Personal facts

On December 15, 1931, Elizabeth married Roy Peratrovich (1908–1989), also a Tlingit, of mixed native and Serbian descent who worked in a cannery.[citation needed] They lived in Klawock, where Roy was elected to four terms as mayor.[citation needed]

Looking for greater opportunities for work and their children, they moved to Juneau, where they found more extensive social and racial discrimination against Alaska Natives. They had three children: daughter Loretta, and sons Roy, Jr. and Frank.[11]

The Peratrovich family later moved to Antigonish, Nova Scotia, Canada, where Roy pursued an economics degree at St. Francis Xavier University.[citation needed] From there they moved to Denver, Colorado, where Roy studied at the University of Denver.[citation needed] In the 1950s, the Peratroviches moved to Oklahoma, and then back to Alaska.[citation needed]

Elizabeth Peratrovich died after battling breast cancer on December 1, 1958, at the age of 47.[15] She is buried at Evergreen Cemetery, Juneau, Alaska, alongside her husband Roy.[citation needed]

Her son, Roy Peratrovich, Jr., became a noted civil engineer in Alaska. He designed the Brotherhood Bridge in Juneau, which carries the Glacier Highway over the Mendenhall River.[16]

Legacy and honors

2020 Native American $1 Coin

  • On February 6, 1988, the Alaska Legislature established February 16 (the day in 1945 on which the Anti-Discrimination Act was signed) as “Elizabeth Peratrovich Day,” in order to honor her contributions: “for her courageous, unceasing efforts to eliminate discrimination and bring about equal rights in Alaska” (Alaska Statutes 44.12.065).[17]
  • The Elizabeth Peratrovich Award was established in her honor by the Alaska Native Sisterhood.[citation needed]
  • In 1992, Gallery B of the Alaska House of Representatives chamber in the Alaska State Capitol was renamed in her honor.[12] Of the four galleries located in the respective two chambers, the Peratrovich Gallery is the only one named for someone other than a former legislator (the other House gallery was named for Warren A. Taylor; the Senate galleries were named for former Senators Cliff Groh and Robert H. Ziegler).
  • In 2003, a park[18] in downtown Anchorage was named for Elizabeth and Roy Peratrovich. It encompasses the lawn surrounding Anchorage’s former city hall, with a small amphitheater in which concerts and other performances are held.[19]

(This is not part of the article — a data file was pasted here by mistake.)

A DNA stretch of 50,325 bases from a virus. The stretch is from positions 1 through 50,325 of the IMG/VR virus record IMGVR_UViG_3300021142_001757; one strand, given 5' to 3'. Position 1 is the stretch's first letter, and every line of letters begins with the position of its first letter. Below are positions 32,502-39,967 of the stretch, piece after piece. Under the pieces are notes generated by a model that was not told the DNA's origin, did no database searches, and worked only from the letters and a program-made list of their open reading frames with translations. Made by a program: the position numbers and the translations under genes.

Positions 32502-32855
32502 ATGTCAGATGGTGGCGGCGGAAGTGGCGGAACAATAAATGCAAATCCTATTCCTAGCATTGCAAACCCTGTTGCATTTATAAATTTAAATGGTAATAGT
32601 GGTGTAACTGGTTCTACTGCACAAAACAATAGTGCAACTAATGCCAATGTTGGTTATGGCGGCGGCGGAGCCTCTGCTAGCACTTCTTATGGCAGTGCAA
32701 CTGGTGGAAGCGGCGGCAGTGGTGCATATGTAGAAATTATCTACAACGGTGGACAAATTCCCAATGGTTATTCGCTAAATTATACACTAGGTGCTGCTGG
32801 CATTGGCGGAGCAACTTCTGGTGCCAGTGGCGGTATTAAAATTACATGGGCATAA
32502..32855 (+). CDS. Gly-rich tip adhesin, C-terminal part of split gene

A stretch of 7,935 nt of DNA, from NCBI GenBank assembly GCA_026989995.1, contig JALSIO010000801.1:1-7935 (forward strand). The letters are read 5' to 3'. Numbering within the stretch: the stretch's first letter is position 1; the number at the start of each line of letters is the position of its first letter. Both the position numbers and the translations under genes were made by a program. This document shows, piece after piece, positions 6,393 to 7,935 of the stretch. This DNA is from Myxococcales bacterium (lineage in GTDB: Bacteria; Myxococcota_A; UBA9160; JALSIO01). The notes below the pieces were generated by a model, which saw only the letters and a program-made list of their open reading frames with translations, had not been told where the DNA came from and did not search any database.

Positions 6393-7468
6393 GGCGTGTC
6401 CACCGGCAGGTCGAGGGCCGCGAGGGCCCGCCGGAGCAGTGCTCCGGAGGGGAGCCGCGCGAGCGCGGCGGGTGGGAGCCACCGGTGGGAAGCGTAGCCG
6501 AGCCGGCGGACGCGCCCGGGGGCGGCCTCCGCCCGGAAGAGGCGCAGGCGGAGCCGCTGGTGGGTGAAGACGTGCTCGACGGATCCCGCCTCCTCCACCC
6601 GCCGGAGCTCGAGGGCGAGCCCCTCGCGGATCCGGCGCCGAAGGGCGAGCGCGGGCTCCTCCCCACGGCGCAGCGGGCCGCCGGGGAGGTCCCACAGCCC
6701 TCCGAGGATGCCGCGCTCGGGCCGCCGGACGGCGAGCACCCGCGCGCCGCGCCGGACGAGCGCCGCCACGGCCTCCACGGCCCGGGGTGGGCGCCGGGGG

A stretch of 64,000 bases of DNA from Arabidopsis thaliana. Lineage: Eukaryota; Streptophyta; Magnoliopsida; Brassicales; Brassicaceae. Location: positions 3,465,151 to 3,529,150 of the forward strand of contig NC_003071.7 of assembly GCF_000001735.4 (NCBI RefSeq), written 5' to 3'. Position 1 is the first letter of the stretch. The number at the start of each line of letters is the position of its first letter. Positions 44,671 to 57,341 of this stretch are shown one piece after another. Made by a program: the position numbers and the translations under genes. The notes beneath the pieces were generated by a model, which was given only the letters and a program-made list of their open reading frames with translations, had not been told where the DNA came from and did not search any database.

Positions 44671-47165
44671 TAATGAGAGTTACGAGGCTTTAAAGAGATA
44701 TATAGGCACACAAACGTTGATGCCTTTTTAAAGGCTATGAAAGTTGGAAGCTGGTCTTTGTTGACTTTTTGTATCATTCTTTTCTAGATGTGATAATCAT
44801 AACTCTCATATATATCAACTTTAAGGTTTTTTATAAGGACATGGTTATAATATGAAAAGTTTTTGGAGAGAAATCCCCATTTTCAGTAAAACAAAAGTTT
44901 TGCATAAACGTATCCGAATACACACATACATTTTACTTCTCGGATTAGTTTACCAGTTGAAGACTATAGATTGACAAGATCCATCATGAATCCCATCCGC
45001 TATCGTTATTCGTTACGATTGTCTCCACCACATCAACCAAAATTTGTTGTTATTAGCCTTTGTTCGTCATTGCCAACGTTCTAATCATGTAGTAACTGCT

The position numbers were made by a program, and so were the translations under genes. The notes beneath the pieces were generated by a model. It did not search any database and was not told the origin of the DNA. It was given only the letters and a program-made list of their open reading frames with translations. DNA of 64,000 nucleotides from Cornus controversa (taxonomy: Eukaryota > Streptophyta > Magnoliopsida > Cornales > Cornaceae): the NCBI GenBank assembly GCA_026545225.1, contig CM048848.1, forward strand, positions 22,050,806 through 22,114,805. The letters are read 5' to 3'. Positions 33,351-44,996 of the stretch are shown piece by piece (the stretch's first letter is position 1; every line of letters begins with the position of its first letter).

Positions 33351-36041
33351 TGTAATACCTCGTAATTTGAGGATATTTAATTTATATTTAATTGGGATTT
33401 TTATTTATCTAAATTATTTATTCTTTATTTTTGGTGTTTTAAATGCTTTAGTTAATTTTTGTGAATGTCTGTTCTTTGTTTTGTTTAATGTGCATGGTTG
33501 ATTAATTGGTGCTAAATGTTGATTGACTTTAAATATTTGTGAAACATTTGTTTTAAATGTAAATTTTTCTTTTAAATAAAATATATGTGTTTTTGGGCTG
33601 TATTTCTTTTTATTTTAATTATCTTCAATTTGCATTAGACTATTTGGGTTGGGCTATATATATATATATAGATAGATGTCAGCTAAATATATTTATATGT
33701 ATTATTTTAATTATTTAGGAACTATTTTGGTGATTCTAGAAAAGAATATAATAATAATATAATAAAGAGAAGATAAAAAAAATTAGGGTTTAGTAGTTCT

• In 2009, a documentary about Peratrovich’s groundbreaking civil rights advocacy premiered on October 22 at the Alaska Federation of Natives convention in Anchorage. Entitled For the Rights of All: Ending Jim Crow in Alaska, the film was scheduled to air as a PBS documentary film in November 2009. The film was produced by Blueberry Productions, Inc. and was primarily written by Jeffry Lloyd Silverman of Anchorage.[20]
  • In 2017, the theater in Ketchikan’s Southeast Alaska Discovery Center was named in honor of Elizabeth Peratrovich, and a companion exhibit exploring her role in the struggle for Alaska Native civil rights was unveiled.[21]
  • In 2018, Elizabeth Peratrovich was chosen by the National Women’s History Project as one of its honorees for Women’s History Month in the United States.[22]
  • On October 5, 2019, United States Mint Chief Administrative Officer Patrick Hernandez announced that Peratrovich would appear on the reverse of the 2020 Native American $1 Coin, making her the first Alaska Native to be featured on U.S. currency.[23][24][25]
  • In December 2019, a 4-story apartment building called Elizabeth Place, named after Peratrovich, opened in downtown Anchorage.
  • In July 2020, a new mural was unveiled in honor of Peratrovich in Petersburg Alaska.[26]
  • On December 30, 2020, a Google Doodle in the United States and Canada honored Elizabeth Peratrovich. The Doodle was drawn by Tlingit artist Micheala Goade.[27]